This week’s post is by returning guest blogger, Chennie Huang. By day, she’s a communications associate here at N-YHS. By night, she’s a graduate student studying art history at CUNY, concentrating in European and Asian art. This week, she explores the artists who inspired legendary cartoonist, Al Hirschfeld.
Al Hirscheld’s artistic career as a caricaturist spanned from the 1920s until the 1990s. Over these decades, he had developed a personal style that has been deemed unique to the artist. No matter if you were an avid reader of The New Yorker and a fan of Broadway shows, Hirscheld’s cartoons were ubiquitous and came to represent the city’s popular culture, itself. Although his work is easily identifiable, his sources of inspirations are less obvious. In this post, I explore some of the different artists that influenced Hirschfeld throughout his illustrious career.
Currently on view at N-YHS through October 12 is a retrospective exhibition called The Hirschfeld Century: The Art of Al Hirschfeld. It offers visitors an experience of Hirscheld’s lifetime worth of artistic achievements. Starting in the 1920s, Hirschfeld had already begun making work for film publicity, such as Laurel and Hardy, 1928 made with ink, watercolor, collage wallpaper samples, and photographs, this mixed media piece not only shows Hirscheld’s mastery of his medium, but it is indicative of his early influence in Mexican art. Though different in content, Laurel and Hardy can be read as inspiration by the same vibrant colors as if murals by Diego Rivera and Jorge González Camarena. In an interview with exhibition curator and creative director of The Al Hirschfeld Foundation, David Leopold, he tells us that Mexican artists were among Hirschfeld’s earliest sources of inspiration.
In the 1940s, Hirscheld’s caricature style began to show figures in dynamic poses, as the ones of Charlie Chaplin, ‘A Man with Both Feet in the Clouds,’ 1942, made simply with using ink on board. Though the work is deceptively simple, its composition shows a great deal of drama and movement. At the time, Hirschfeld was looking to Chinese calligraphy and became fascinated by the elegant brush strokes of black ink brush on paper that expressed not only of the personality of the artist but also the mood of the artist’s message. Inspired by its simplicity and motion, he went on to make several portraits mimicking that style. For example, in the Charlie Chaplin work, the figure is accentuated by a black smoky cloud as if sketched using a Chinese ink brush. The entire formation fades from dark to light conveying a sense of movement and gradation. Another example is the artist’s self-portrait done in the 1985. The facial express with its arching dark brows and the single line depicting the artist’s shoulders and arms is a good example. To finish the work, Hirschfeld chose to make his own signature in a square and lined shape, as if imitating the seal often seen in classic Chinese landscape and figure paintings.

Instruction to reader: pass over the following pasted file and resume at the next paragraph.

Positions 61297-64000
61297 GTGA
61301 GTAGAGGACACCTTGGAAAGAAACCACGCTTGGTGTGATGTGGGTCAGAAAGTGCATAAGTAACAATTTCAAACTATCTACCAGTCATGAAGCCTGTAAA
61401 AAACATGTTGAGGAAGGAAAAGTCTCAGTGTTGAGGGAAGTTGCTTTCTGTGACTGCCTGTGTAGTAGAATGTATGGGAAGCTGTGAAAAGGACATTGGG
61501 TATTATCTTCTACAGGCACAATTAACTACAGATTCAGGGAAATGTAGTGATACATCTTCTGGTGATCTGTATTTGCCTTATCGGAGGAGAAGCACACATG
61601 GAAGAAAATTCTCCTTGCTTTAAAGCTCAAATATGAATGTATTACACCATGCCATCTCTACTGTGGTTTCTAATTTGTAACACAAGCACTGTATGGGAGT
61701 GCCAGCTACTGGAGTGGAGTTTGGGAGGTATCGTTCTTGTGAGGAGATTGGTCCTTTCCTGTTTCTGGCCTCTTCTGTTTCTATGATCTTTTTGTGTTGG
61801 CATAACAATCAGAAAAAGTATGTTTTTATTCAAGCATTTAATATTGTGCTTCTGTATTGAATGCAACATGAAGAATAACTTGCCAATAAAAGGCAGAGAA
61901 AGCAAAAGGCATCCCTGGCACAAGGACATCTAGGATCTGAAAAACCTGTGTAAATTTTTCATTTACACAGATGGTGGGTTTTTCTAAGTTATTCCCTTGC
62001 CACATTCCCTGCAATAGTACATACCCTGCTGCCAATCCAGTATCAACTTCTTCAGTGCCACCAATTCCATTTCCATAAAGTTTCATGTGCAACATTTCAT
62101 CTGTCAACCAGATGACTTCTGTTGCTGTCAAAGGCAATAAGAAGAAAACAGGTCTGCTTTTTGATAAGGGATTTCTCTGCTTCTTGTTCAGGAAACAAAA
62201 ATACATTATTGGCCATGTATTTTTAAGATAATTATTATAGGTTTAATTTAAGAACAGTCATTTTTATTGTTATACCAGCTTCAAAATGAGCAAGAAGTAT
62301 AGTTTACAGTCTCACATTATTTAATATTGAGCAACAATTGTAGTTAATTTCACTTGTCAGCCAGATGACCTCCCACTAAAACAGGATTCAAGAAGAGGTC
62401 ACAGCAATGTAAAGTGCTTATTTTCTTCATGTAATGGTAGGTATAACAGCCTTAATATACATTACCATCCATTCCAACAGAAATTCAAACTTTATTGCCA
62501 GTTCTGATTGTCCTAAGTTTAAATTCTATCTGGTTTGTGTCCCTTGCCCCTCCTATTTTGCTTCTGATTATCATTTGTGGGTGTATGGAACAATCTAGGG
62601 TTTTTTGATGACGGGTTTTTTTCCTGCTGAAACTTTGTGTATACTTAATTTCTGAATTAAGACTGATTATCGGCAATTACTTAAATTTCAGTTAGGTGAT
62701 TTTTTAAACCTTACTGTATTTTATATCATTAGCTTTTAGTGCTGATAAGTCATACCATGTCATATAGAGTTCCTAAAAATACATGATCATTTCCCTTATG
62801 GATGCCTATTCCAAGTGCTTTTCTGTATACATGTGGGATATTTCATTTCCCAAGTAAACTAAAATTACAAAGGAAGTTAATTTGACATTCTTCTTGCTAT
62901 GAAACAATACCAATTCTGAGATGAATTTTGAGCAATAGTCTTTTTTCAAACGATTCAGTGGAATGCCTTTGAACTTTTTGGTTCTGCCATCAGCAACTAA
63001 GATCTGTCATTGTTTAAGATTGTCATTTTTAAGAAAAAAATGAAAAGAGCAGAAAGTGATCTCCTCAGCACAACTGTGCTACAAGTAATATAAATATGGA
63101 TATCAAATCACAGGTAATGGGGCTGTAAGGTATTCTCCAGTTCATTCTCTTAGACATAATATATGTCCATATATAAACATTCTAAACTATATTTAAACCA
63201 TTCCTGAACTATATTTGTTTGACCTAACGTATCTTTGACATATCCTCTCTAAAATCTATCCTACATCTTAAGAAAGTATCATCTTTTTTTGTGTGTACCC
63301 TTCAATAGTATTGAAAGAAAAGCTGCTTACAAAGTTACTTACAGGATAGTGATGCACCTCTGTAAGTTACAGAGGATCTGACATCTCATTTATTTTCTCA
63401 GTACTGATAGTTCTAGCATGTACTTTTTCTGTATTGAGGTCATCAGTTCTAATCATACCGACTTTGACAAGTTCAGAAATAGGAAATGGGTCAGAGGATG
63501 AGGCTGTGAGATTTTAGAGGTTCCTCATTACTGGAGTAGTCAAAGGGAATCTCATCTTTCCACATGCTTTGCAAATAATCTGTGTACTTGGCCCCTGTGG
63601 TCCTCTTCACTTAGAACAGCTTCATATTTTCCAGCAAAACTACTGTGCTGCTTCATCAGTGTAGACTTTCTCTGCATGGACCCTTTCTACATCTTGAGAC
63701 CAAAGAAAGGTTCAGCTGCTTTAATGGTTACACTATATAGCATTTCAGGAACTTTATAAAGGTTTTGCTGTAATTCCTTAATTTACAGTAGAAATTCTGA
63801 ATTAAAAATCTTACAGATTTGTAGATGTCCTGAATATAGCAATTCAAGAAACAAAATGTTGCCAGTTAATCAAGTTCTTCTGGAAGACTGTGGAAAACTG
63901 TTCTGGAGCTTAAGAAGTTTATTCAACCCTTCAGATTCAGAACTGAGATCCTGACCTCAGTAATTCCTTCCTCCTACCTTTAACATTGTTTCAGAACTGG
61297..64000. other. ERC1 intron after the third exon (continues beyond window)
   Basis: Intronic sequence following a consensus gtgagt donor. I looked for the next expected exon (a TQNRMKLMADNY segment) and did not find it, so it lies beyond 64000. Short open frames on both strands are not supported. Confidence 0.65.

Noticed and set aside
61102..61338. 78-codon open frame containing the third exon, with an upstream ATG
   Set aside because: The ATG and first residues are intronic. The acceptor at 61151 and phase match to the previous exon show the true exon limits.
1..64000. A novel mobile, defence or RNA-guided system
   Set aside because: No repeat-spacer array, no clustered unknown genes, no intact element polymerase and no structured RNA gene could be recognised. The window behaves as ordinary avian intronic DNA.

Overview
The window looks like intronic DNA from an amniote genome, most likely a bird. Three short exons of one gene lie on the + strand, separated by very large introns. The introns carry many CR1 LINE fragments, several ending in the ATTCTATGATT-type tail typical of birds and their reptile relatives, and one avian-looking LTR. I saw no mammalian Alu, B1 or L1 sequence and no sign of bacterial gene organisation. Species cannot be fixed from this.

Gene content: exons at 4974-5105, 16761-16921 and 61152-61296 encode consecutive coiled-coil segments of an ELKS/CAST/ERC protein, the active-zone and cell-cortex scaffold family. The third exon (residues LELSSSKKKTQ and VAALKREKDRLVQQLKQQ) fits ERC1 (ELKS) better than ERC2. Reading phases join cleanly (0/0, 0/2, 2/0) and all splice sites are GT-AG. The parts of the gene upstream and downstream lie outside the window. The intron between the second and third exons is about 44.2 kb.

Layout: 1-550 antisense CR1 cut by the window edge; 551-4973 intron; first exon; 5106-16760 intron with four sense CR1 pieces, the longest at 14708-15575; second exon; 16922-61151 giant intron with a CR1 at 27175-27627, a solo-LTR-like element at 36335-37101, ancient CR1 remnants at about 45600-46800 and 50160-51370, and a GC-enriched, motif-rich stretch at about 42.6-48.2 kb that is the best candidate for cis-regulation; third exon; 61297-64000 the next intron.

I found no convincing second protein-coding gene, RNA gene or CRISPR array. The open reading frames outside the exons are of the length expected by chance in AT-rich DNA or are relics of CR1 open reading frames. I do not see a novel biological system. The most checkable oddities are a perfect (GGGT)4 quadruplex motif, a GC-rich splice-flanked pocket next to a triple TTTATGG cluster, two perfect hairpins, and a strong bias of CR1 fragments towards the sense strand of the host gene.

As curator David Leopold explained in the same interview, “Hirschfeld was a classic American artist in the sense that he drew inspiration from a variety of sources, including many non-western artists.” In the latter case, the artist proved himself to be a true American master by taking inspirations from across different continents and transforming them into his own distinctive style. All the works referenced in this post are currently on display at New-York Historical, so come check them out!